• Context-based prioritization of all vulnerability and configuration findings: In short, CVEs aren’t enough. The same vulnerability poses a higher risk in a publicly exposed production service than in an isolated development container. The ability to weave together a broad set of declarative information from your container orchestrator to stack-rank an organization’s riskiest deployments is critical. Without this context, teams will not be able to ascertain what assets need immediate attention and why. Think of this issue as the Equifax problem — everyone knew STRUTS was a key vulnerability. The team there just didn’t have the information to know that THIS instance of STRUTS was putting them at higher risk than other instances. Having this context can only be achieved with a container security solution that is both container native and Kubernetes native — much of the information informing risk prioritization depends on a container security solution that integrates deeply with the Kubernetes platform.
  • Threat/anomaly detection that automatically accounts for changing application behavior:  Most container security platforms take an initial snapshot of an environment and then alert on future anomalies. This approach falls far short and leads to alert fatigue. When a security tool flags subsequent application changes — which happens frequently in containerized environments — teams will be left chasing false positives, opening the potential for missed vulnerabilities, delayed development timelines and even stalled operations. Solutions that leverage behavior modeling, particularly for detection during the runtime phase of the container life cycle, will track how application behavior changes over time and so can cut down on false alarms associated with simple application changes.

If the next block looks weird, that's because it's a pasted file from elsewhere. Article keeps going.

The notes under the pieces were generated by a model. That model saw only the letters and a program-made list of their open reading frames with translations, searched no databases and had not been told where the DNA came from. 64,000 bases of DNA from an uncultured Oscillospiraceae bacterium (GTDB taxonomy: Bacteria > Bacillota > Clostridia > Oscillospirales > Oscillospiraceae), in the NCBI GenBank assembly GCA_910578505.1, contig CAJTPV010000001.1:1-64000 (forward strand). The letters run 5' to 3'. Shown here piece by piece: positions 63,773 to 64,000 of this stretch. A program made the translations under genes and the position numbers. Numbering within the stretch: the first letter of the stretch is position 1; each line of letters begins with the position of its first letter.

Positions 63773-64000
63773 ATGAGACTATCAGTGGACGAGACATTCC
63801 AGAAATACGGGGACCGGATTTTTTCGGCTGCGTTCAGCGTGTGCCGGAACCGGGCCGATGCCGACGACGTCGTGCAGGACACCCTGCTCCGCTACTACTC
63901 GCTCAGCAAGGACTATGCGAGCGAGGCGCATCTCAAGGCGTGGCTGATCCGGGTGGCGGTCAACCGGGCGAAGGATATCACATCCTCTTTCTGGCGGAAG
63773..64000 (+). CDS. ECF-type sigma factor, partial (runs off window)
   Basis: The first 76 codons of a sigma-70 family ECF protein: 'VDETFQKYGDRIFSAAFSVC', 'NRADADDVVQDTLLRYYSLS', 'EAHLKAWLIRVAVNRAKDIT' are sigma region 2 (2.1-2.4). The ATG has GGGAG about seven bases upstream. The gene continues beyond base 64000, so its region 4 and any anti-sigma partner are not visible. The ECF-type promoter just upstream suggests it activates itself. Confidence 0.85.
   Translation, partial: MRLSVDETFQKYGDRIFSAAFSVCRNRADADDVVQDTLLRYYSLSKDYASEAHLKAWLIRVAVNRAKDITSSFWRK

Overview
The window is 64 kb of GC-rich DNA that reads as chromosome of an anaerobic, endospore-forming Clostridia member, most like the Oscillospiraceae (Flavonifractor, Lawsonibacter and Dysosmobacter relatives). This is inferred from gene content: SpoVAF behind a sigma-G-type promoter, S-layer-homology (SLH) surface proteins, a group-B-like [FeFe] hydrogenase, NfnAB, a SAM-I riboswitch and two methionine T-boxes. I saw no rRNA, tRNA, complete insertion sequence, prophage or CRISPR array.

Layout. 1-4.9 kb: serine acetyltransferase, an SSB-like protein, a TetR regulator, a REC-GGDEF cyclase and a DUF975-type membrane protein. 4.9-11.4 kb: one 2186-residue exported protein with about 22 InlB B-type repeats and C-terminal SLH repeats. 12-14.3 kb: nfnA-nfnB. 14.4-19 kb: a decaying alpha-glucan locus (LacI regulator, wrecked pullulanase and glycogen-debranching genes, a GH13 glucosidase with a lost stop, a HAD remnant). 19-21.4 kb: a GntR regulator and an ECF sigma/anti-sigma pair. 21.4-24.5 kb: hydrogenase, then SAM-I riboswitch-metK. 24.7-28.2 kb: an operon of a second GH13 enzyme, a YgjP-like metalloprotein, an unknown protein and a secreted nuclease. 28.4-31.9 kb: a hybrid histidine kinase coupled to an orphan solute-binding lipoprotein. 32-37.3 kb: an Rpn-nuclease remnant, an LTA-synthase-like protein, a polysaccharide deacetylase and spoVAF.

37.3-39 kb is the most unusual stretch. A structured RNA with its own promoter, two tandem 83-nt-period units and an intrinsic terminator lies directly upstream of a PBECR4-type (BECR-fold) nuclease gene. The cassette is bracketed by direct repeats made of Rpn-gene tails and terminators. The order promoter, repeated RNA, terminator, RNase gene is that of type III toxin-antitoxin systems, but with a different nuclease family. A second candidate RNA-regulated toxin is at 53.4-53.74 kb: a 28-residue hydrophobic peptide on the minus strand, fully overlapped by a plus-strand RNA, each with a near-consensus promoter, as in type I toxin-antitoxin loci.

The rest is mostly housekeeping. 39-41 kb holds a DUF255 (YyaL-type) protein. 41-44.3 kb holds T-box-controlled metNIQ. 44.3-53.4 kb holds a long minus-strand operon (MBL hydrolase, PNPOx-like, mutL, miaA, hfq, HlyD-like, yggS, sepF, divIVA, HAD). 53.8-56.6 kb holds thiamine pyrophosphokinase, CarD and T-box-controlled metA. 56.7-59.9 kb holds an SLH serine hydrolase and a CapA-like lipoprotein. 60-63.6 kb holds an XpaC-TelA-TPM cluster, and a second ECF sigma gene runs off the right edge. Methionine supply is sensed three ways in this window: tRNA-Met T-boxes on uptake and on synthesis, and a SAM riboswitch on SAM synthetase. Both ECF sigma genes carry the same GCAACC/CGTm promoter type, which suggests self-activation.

• Continuous posture improvement through automated, cross-phase sharing of security information: The process of Continuous Integration and Continuous Deployment (CI/CD) has become the de facto standard for software development, driven by the adoption of DevOps principles, to generate more flexible, secure and agile applications and infrastructure. CI/CD is at the heart of DevOps, and an effective container security solution should use these principles to continuously improve the security posture of an environment. The ability to leverage information learned during build and deploy phases of the container life cycle to inform alerts during runtime is critical in “next level” container security. Similarly, runtime data, including exploits detected, should be used to adjust configurations for subsequent build and deploy phases. This continuous hardening is key to consistently and constantly improving container and Kubernetes security postures.

Bringing It All Together: Aligning DevOps and Security

Supporting these three capabilities is essential for container security tools to provide the full set of functionality needed to protect containerized environments. But those features aren’t enough — organizations must also foster collaboration and alignment between DevOps and security teams to fully realize the advantages of container security.

“Next level” container security solutions must seamlessly integrate into the organization’s DevOps practices and tools, including integration with CI/CD systems, deployment tools, container registries, and other security products. They must also leverage the native controls in the cloud native development stack — particularly in Kubernetes — to enable robust, scalable security and ensure DevOps and security teams share a common source of truth about the security policies in place.  Shifting IT workflow and integrating the tools needed to bring security earlier into the DevOps processes will accelerate transformation initiatives, improve application development and unlock new operational efficiencies.

Feature image by Thomas Müller from Pixabay.